Now here's something I really appreciated about the laundry suggestion:
* Commit to hanging your laundry out to dry.
* Dedicate a portion of your lawn to a vegetable garden.
* Get to know your neighbors. Cooperate to save money and resources.
* Go to your local farmers' market each week before you head to thegrocery store.
* Do some spring cleaning to identify everything in your home that you absolutely don’t need. Donate to help others save money and resources.
* Make a commitment to start carrying your own reusable bags and use them on all your shopping trips.
* Choose one local food item to learn how to preserve for yourself for the winter.
* Get your family to spend more evenings at home, preferably with the TV off.
* Cook for your family.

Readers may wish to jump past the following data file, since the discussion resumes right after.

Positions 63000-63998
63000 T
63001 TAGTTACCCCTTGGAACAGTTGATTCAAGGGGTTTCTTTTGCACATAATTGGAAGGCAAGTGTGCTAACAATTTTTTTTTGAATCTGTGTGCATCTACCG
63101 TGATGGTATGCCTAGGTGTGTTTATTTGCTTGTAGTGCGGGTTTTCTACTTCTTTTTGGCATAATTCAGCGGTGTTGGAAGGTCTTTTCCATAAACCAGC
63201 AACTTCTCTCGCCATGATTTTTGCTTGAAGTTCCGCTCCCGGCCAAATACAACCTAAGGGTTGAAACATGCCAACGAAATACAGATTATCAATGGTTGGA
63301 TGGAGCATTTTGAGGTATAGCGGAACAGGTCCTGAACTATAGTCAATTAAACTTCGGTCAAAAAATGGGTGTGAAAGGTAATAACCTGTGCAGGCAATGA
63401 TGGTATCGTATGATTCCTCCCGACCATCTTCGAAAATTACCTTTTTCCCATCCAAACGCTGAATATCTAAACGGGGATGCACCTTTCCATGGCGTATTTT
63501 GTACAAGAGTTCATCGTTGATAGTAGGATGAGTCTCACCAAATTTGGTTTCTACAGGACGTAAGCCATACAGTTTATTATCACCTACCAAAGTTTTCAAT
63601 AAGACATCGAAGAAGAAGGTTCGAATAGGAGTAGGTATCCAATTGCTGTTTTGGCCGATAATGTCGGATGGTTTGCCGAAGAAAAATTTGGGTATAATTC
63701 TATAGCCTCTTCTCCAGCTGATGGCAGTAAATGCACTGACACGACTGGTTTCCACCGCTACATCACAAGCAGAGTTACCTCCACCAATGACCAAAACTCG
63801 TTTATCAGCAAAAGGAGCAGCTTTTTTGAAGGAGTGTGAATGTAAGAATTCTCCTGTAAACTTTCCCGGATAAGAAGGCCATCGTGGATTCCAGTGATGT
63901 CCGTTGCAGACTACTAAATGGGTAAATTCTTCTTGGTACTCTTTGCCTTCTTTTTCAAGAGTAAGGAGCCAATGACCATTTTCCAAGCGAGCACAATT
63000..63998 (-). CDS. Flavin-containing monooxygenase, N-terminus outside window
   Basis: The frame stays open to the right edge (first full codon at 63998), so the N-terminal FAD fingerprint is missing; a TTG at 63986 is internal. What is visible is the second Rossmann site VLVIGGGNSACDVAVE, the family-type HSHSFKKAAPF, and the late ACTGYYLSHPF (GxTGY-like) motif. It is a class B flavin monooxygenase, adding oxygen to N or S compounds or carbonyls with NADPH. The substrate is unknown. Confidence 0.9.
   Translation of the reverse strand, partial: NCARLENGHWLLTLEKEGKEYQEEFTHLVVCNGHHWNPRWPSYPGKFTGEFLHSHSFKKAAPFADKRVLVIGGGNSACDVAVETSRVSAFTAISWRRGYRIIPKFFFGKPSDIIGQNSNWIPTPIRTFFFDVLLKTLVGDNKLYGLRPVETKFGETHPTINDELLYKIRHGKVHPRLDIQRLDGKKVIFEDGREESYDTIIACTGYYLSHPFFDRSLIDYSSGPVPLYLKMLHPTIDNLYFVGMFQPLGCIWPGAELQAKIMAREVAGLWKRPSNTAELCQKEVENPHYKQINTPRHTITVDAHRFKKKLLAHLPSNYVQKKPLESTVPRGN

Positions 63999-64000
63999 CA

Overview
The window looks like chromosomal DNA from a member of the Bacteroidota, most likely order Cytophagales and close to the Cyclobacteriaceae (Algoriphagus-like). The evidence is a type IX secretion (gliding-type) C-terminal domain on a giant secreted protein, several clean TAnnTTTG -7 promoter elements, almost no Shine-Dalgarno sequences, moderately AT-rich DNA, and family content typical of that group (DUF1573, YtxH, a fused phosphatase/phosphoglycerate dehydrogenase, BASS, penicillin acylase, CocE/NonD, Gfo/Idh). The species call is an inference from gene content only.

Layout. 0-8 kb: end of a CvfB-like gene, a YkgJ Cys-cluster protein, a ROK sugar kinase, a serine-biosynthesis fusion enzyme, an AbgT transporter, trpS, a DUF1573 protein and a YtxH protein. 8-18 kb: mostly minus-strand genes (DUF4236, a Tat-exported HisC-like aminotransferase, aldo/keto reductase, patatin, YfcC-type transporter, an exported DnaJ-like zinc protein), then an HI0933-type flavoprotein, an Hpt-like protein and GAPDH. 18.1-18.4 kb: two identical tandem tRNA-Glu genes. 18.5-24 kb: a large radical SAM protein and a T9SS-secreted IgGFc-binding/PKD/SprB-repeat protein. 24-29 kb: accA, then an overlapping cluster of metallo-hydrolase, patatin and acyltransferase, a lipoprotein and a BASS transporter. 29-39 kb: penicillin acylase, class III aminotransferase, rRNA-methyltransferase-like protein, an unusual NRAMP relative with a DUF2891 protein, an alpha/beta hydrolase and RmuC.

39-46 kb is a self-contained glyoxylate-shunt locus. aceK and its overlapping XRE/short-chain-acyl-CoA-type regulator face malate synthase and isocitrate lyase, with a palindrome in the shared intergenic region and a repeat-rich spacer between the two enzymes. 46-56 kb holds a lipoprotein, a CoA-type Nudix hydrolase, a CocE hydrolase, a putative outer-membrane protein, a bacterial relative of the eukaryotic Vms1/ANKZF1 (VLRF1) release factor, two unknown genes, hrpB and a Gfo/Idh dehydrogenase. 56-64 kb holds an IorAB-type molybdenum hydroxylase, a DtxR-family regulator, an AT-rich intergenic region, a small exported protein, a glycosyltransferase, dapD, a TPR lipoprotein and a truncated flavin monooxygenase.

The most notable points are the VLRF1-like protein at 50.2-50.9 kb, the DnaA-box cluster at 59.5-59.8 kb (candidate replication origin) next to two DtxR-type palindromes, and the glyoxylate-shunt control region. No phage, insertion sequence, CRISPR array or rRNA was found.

* Focus on enjoying what you have and who are with. Stop fixating on what you think you may need, or how things could be better "if only."
Take hanging out the laundry as an example. At the outset, it is deceptively simple: It saves money and resources, and it’s easy...But many people don’t do it. They’re too busy. Thus, the commitment to hanging out the laundry represents a commitment to slowing down—it means starting to align one’s daily household activity with the rhythms of nature. In my mind, hanging out the laundry moved from being a simple chore to being an act of meditation and reflection on a deeper, more profound commitment that a person wanted to make. Thus, draping shirts and socks on a clothesline wasn’t just about getting a chore done; it represented the new, sane world so many of us are working to create.
I've been doing this for some time now and I'm fortunate that I have a screened in back porch with clotheslines. That way I don't run afoul of the homeowners association. I also went to the trouble of ordering a seriously cool drying rack for hanging things inside. Take a look:
It's called "Best Drying Rack" and you can order one right here.
I highly recommend this rack. It's wonderful. Beautifully crafted and very stable.